Moving on into "Christian Schools," 909 is "O Lord, our God, your gracious hand" by Oliver Rupprecht († 2000), set to the chorale O HERRE GOTT, DEIN GÖTTLICH WORT ("O God, our Lord, Thy holy Word"). It begins by thanking God for all his daily gifts, then (stanza 2) turns its thoughts toward "our fathers (who) knew and kept in view true wisdom's worth and pleasure," and therefore "prized as jewels their Christian schools." Stanza 3 asks for God's help "to guide our youth to heaven" and to "see the worth of Christian training." Finally, stanza 4 asks God to "grant schools that teach and men who preach true Christian education," and to "let youth grow strong by Word and song." In a time when too many Lutheran congregations are letting their parish schools fall by the board, and when public schools are scheduling activities so that youth have no time for church, a hymn like this could be very powerful.

910 is "Lord Jesus Christ, the children's friend" by Henry Letterman († 1996), set to WAREHAM – indelibly imprinted on my memory by a quiz in hymnology class for which I used the mnemonic "This tune is Wareham, this tune is Wareham" – acknowledges the role of both Christian homes and Christian schools in its prayer for youth to be brought up in the truth. It also has a prayer for forgiveness (stanza 4), to be led to witness joyfully to the Lord (stanza 5), and to be protected to the end (stanza 6). This could be the alma mater of a Christian school.

911 is "God, we sing your glorious praises," an "opening of service" hymn by Bert Polman († 2013) set, again, to ABBOTT'S LEIGH. A well-structured, trinitarian hymn accenting the content of the gospel and the power of word and sacrament, its strength (and maybe its weakness) is the directness and up-to-the-momentness of its language, which might in the future become a little dated sounding. Example: "You meet each creature's needs" (stanza 1).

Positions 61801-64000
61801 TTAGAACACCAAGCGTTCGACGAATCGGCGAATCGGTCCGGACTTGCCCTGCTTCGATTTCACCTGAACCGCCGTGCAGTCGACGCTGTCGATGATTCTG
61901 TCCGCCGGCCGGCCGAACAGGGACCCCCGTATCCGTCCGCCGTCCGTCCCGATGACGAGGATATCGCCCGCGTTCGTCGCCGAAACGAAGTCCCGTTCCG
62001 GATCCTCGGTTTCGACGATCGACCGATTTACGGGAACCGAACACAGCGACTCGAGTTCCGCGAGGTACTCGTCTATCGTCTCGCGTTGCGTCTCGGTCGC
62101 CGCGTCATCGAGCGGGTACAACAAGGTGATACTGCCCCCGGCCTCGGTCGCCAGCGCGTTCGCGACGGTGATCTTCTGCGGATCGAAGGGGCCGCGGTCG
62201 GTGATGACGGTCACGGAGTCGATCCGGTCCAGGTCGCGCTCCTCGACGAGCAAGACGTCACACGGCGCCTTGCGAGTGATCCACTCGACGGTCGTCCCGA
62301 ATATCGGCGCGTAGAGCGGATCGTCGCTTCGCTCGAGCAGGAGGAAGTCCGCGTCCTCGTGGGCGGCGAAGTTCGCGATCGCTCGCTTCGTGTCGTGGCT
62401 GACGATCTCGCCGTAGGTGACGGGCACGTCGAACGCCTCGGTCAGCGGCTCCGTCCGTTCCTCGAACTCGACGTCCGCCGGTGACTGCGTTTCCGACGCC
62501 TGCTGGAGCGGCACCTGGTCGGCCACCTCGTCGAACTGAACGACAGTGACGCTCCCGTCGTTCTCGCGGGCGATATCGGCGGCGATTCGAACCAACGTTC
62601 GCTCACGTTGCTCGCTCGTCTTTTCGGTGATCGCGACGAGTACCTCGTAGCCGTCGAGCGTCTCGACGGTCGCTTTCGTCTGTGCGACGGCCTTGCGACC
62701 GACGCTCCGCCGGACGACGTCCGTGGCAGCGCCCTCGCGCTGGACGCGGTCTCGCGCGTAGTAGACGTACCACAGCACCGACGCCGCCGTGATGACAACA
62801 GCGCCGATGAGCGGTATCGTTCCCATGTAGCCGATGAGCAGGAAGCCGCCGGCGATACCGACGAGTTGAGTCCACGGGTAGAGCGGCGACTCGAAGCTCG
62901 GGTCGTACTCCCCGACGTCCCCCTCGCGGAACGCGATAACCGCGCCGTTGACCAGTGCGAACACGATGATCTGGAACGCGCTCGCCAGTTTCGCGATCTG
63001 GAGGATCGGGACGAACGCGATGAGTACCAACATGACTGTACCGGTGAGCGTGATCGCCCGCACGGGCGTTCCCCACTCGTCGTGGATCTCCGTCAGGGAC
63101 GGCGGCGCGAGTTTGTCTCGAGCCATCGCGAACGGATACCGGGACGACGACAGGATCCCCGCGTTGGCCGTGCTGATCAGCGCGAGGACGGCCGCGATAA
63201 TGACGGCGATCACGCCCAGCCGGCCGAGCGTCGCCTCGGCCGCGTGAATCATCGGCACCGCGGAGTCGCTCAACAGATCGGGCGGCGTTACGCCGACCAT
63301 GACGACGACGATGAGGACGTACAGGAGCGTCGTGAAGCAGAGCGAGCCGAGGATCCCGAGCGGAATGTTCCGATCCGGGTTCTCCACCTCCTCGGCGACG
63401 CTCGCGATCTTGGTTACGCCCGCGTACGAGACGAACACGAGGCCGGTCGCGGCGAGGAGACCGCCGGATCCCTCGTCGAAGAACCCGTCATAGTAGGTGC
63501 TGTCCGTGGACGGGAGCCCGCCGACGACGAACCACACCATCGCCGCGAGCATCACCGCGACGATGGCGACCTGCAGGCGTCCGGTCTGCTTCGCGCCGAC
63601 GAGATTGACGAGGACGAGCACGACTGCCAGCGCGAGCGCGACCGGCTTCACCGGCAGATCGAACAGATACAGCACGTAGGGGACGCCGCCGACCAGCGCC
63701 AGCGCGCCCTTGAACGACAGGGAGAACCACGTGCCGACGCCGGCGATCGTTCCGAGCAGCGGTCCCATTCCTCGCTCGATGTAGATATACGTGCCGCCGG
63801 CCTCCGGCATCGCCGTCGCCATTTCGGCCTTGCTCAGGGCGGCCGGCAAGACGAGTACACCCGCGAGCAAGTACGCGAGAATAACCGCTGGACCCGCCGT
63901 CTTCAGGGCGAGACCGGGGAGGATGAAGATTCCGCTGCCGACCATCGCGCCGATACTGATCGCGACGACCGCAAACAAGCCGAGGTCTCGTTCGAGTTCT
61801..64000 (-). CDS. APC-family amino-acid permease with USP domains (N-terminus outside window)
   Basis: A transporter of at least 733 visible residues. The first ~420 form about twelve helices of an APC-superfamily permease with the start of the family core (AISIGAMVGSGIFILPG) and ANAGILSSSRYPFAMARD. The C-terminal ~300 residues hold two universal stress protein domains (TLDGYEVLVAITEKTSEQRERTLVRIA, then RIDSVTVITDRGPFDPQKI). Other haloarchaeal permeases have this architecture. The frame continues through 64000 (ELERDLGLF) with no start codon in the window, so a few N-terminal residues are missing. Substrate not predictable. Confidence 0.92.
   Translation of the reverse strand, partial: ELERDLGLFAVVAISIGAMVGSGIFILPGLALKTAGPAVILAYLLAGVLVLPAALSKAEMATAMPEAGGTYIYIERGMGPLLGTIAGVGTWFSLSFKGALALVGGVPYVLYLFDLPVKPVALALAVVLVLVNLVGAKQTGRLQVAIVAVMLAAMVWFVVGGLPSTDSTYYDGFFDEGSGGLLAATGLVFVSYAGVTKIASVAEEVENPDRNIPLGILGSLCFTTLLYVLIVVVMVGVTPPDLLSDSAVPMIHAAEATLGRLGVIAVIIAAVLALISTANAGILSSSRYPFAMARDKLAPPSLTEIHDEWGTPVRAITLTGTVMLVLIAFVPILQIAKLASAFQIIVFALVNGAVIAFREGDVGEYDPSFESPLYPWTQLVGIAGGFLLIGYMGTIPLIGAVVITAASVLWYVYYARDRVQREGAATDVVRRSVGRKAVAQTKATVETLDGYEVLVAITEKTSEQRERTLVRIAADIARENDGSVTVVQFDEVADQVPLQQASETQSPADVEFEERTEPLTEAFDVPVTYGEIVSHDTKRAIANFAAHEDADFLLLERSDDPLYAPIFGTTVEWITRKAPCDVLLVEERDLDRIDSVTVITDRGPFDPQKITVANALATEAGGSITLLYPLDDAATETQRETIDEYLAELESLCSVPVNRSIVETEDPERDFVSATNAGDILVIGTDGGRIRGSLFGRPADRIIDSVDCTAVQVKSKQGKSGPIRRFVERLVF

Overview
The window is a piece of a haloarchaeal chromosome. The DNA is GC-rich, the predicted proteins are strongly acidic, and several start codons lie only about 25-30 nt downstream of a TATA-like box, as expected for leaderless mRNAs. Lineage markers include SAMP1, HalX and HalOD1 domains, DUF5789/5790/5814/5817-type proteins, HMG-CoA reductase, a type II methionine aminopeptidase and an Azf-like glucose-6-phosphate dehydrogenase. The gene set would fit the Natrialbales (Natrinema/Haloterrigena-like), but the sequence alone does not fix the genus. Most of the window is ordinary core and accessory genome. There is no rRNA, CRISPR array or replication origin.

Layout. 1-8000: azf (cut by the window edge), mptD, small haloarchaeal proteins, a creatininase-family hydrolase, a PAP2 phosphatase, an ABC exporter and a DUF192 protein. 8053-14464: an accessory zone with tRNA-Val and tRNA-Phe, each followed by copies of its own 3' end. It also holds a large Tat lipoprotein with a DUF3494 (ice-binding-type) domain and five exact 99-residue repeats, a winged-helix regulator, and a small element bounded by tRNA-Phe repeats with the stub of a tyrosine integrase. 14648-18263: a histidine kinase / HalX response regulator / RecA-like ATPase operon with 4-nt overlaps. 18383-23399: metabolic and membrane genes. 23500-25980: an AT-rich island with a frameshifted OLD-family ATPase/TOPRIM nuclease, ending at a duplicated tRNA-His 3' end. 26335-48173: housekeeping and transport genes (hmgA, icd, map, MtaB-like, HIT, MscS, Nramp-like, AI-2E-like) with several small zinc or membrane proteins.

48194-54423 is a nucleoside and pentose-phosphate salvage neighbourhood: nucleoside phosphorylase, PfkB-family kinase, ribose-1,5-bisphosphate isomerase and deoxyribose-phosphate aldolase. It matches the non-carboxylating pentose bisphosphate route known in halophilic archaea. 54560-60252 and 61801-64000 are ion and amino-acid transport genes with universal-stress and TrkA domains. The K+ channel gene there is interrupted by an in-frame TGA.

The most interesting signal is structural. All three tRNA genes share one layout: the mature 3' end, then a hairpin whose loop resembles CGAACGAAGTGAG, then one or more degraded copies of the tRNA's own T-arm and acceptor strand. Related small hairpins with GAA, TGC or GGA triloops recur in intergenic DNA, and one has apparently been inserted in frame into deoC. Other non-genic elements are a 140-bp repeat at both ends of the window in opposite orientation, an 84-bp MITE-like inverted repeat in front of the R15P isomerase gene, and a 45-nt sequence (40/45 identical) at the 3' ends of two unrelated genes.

912 (Type 2) is "Open, lovely doors" by Benjamin Schmolck, apparently a fresh translation of the hymn that TLH gives as "Open now thy gates of beauty."

913 is "Come away from rush and hurry" by Marva Dawn, set to a tune called PROMISE by popular easy-listening church choir/children's choir composer Natalie Sleeth († 1992). The availability of the accompaniment in the pew edition is a plus; the minus is that it sounds like easy-listening church choir/children's choir music. The text is a decent appeal to find peace and fulfillment in Christ, borrowing lines from Psalm 23 (particularly in stanza 2) albeit without employing the word "Shepherd." I particularly admire the last line of stanza 3: "All our longings find attainment when to self we gladly die."

915 is Reginald Heber's "Hosanna to the living Lord," which I hear in my bones set (as in TLH) to VOM HIMMEL HOCH, but to which CWH joins a tune by Christopher Dearnley († 2000) called ST. CHAD. It's not a bad tune, but I think the harmonized setting could be improved to its greater advantage.

923 (Type 2) is "Guide me, O thou great Jehovah" by William and Peter Williams, set quite aptly to John Hughes' equally Welsh tune CWM RHONDDA. Despite being a scion of the TLH tradition, I think this is a better tune than GUIDE ME by George Warren (cf. TLH) or, for that matter, PILGRIM (cf. SBH).

926 is "Lead me, Lord," a one-stanza paraphrase of Psalm 4:8 and Psalm 5:8 (with no other text credit) that I find suspiciously reminiscent of "Grant peace, we pray, in mercy, Lord," set to its own tune by Samuel Sebastian Wesley († 1876). Other than being over in no time flat, I find no fault in it.

928 is "May the grace of Christ our Savior" by John Newton († 1807), another one-stanza "close of service" hymn, set to the early Americana tune BEACH SPRING ("Praise the one who breaks the darkness").

929 (Type 1) is "May the peace of God" by Keith Getty and Stuart Townend, a nice little CoWo arrangement of the Pauline benediction ("May the peace of God," etc.) that has an unnecessary refrain and a redundant second stanza tacked on and, musically, contains an obvious cue to pull out your Bic and flick it. 1 tack.